Journal Times editorial: Expungement of criminal records helps a person's past stay in the past
Our Perspective

Journal Times editorial: Expungement of criminal records helps a person's past stay in the past

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A criminal conviction follows you around after you’ve served your time in that it harms your ability to find gainful employment. It becomes an extension of your sentence.

For nonviolent youthful offenders, expungement of their record is a way to enable their past to stay in the past.

State Senate Bill 39 would allow expungement for Non-violent Class H felonies include retail theft and possession of small amounts of drugs. SB 39 also removes the age limit and the requirement that expungement be done at sentencing. It would apply for an individual who has served their sentence and to individuals whose case is closed.

Wisconsin could, should stumbling blocks arise in the Senate, look south of the state line for a way to approach expungement. As detailed in a report in Monday’s Journal Times, in Illinois’ expungement system, not all charges are eligible for expungement, and once someone has served their time, they have to stay out of trouble for a defined period of time before they can qualify for expungement.

We recognize that there will be a need for some exceptions. An employer would want to know, for example, if a prospective employee in that company’s accounting or financial services departments committed a series of burglaries in which money was stolen.

One Illinois example Wisconsin should not follow is making expungement a costly process. In Monday’s report, Illinois state Rep. Jehan Gordon-Booth, D-Peoria, estimated it costs about $7,500 there. When Gordon-Booth brought together people with criminal records and lawyers working pro bono for an expungement summit, she said, “I opened the doors at 7:30; there were already 80, 90 people waiting in the rain. All of them were African American. It was obvious how the justice system had been impacting people.”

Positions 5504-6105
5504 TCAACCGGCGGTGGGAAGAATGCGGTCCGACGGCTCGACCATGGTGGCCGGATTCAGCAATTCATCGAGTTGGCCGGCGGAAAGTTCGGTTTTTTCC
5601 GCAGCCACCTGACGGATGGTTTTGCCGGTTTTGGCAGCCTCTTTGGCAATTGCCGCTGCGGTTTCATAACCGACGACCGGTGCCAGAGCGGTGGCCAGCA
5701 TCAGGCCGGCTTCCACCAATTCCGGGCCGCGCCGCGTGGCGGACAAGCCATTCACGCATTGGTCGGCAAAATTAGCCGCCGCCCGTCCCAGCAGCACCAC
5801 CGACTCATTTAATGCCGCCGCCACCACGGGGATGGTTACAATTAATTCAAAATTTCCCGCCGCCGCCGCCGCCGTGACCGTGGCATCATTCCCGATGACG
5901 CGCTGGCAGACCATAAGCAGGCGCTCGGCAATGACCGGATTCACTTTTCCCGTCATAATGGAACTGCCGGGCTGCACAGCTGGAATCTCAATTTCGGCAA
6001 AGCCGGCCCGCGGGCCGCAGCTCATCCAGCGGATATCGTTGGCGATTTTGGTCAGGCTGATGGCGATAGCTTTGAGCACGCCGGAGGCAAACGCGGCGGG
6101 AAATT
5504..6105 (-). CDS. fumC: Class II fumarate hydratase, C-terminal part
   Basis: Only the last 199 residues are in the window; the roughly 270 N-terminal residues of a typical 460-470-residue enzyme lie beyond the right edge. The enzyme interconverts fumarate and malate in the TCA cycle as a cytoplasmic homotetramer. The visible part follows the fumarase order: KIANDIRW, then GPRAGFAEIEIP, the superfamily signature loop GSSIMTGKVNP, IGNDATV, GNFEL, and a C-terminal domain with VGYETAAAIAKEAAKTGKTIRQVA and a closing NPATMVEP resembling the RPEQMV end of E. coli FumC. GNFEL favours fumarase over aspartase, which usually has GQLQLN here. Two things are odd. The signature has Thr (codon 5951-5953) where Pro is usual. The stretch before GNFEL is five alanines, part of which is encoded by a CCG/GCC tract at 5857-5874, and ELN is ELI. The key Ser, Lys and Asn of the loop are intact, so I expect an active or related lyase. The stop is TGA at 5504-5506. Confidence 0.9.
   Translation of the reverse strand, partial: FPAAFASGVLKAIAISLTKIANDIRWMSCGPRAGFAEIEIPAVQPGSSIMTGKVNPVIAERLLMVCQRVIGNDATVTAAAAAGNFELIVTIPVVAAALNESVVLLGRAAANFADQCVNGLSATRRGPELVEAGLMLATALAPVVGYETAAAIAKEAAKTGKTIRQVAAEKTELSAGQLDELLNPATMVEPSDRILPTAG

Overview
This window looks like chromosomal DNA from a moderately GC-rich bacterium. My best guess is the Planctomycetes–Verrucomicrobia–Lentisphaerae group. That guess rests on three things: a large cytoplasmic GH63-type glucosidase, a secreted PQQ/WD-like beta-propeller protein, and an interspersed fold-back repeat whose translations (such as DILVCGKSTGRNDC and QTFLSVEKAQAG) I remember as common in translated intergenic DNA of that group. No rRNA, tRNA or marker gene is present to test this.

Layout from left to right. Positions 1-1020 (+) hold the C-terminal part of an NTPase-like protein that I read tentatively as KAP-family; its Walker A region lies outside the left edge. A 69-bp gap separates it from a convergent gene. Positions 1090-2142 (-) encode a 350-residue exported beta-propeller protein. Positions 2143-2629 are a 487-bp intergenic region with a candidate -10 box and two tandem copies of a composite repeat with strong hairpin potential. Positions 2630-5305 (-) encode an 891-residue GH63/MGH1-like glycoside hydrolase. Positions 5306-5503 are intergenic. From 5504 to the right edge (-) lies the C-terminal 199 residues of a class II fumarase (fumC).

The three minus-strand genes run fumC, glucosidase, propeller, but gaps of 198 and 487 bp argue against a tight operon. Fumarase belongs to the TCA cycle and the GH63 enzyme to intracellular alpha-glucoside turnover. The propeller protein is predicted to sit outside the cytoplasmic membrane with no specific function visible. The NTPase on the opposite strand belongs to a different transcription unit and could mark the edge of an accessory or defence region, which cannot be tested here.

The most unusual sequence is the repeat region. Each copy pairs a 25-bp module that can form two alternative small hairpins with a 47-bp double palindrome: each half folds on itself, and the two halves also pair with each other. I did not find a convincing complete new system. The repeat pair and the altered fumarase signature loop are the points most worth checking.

She described a 70-year-old man, presumably retired, who told her “I just want this off me.” One woman approached her and said since her expungement, she was able to become a certified nurse. Gordon-Booth said she’s seen grown men cry.

“Because they have another chance. It is life-changing,” she said. “Three years ago, when I was doing these events, I had an elected official tell me I was holding a party for felons. I said, ‘No, this is about second chances. This is about people who have paid their debt to society.’ “ For those who made a big mistake when they were young, and have paid the penalty, expungement is a way for our society to recognize that a person has turned his or her life around, and shouldn’t continue to be held back by the mistake made years ago.

The state Senate should pass SB 39 — the Assembly has already passed it — and Gov. Tony Evers should sign it into law.

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